This dianthus ranks high in quality
Posted: Tuesday, September 30, 2008 9:42 pm
By: By JIMMY WILLIAMS Special to The Messenger
Back in June, I was in a Madison, Wis., garden and nursery visiting with friends. You may remember I wrote of the botanical garden there and some private gardens we visited in Peoria, Ill., on the same trip.
At one nursery in Madison with an extensive array of alpine plants, I was intently shopping for some of those types for underplanting small bonsai shrubs and trees in my several hypertufa troughs.
Dianthuses are among the most ubiquitous, and at the same time eminent, of alpines and, of even more import, among the relatively few that will thrive in our heat and humidity, about as far removed from alpine conditions as you can get.
I have for many years enjoyed the miniature dianthus Tiny Rubies, in a trough. It has stayed through thick and thin, with a timely mulching of fine grit and crushed lime.
So it was that a little dianthus in a four-inch pot caught my eye there in Madison. There were several other varieties nearby with the typical grayish dianthus foliage, but this one has glossy grass-like leaves, making it stand out among its brethren.
My (female) fellow shopper and I turned up the label at about the same time. She blushed (a little) when she read Dianthus alpinus “Dark Nipples.” No kidding. (I didn’t blush.)
Well, of course, I had to have that plant, and since the $4 was well within my budget, I went away with one (and a few — well, several — other things).
The glossy foliage has held up well all summer and the plant has spread modestly into a 6-inch patch of inch-tall leaves, just what is called for in that trough.
No bloom yet, since dianthuses are spring performers. However, that label states the flowers will be “rose pink, with a dark eye.” Fitting.
Following a horrendous growing season (yet another) with losses piling up faster than they can be counted, a report card on successes of the year would necessarily be short. But, in addition to “Dark Nipples,” there are a few other things that have performed in spite of historic drought and heat.
The Knockout series of roses continues to please. I have had the original one several years and you’ve heard me extoll it. This spring I came into Knockout Coral, Sunny Knockout and Knockout Pink.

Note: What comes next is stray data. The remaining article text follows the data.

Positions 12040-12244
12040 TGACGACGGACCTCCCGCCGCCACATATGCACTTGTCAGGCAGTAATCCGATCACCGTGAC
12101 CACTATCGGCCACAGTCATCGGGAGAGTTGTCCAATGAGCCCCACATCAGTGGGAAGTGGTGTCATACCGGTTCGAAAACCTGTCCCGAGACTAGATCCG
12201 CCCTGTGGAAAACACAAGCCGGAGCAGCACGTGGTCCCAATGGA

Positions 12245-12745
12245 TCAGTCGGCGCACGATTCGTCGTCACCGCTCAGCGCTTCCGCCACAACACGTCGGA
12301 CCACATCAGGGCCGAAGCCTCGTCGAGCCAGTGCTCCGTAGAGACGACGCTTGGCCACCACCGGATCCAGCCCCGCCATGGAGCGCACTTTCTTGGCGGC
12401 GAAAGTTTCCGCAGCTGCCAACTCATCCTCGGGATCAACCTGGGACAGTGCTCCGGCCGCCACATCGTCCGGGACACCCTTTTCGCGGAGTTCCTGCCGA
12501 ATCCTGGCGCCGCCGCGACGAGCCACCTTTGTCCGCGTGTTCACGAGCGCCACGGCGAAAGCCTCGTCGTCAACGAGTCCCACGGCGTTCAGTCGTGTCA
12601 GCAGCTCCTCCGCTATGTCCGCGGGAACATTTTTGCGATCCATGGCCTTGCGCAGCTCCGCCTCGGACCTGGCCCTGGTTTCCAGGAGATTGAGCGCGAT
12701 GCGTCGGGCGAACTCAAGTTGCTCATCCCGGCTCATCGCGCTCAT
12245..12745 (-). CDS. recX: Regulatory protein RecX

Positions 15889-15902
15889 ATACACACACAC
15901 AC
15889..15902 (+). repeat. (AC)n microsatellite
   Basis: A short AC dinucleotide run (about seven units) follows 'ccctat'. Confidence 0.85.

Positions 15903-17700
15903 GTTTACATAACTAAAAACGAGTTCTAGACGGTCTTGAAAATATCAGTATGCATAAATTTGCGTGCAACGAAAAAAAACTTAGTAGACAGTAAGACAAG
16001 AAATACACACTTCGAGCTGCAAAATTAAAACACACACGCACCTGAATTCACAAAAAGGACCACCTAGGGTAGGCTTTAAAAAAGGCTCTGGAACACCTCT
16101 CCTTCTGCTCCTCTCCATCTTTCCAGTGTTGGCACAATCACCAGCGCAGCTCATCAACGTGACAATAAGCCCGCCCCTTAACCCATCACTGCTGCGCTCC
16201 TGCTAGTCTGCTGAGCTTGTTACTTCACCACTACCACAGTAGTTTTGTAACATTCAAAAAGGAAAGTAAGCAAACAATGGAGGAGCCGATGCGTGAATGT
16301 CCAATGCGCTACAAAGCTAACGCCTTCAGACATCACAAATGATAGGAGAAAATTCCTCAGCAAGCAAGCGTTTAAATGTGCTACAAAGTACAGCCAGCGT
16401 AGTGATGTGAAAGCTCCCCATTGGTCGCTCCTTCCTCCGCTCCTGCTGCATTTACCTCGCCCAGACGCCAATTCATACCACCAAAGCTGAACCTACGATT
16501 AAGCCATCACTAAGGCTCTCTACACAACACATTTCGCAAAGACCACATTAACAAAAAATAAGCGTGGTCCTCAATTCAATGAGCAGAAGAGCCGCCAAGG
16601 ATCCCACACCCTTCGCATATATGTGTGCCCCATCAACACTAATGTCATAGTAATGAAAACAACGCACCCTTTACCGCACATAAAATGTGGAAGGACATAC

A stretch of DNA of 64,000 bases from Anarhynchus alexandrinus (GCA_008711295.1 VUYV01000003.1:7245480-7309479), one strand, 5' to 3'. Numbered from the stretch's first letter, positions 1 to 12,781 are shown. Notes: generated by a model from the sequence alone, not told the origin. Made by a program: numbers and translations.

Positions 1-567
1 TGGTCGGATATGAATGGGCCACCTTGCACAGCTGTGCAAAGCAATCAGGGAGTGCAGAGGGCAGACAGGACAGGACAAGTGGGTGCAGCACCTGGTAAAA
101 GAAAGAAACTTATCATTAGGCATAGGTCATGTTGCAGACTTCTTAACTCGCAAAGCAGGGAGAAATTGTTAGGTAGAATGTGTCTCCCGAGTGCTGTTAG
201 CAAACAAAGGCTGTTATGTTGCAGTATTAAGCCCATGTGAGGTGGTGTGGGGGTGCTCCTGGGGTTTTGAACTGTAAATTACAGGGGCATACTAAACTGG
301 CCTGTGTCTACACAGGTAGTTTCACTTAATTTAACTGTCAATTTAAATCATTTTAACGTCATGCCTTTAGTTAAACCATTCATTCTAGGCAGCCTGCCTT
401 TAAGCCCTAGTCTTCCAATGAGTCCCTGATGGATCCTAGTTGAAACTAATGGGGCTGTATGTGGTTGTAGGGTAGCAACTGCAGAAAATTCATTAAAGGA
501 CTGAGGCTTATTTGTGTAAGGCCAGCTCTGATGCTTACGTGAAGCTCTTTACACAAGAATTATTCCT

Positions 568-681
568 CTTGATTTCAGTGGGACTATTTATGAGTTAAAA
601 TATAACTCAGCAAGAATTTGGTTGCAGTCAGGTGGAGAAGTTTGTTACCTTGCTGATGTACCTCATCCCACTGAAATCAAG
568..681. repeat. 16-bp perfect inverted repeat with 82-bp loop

All have bloomed more or less constantly during the summer, the Coral and Pink very similar, with single flowers of about the same color. Sunny Knockout has been less floriferous, as yellow roses tend to be. It has semi-double blooms of a pale yellow that go well with other border ingredients.
None of the few roses I have are segregated into beds but are included in my mixed borders. Beds of hybrid teas and floribundas appeal to me not at all, especially considering the constant spraying of poisons necessary to keep them in good fettle.
None of the Knockouts requires spraying of any kind, and none has had so much as a speck of blackspot, the fungus-borne bane of roses. The only problem has been Japanese beetles; there’s no stopping them. They’re just as hopeless on their many other hosts as well; might just as well let them run their course, which they did on the Knockout roses.
With all the apparently continuing Goreable warming, I am backing off a bit on my caution of extensive use of the Encore series of azaleas. I have, as a matter of fact, joined up three of them, of different colors, into my stable of perhaps 100 or so more traditional kinds.
The Encores are bred from some azaleas that are not winter hardy here, but since their inception there have been no killer winters of extreme cold in these parts, and the Encores have fared well.
I will admit it is fortuitous to have on hand azaleas that bloom both spring and fall and, in some cases, intermittently during the summer. One of my Encores is coral, one purple and another magenta. All are blooming as we speak.
From Poor Willie’s Almanack — Drought knocks out a lot of plants but not Knockouts.
Editor’s note: Jimmy Williams is production superintendent at The Paris Post-Intelligencer, where he also writes this column.
Published in The Messenger 9.30.08
Jimmy Williams, The Garden Path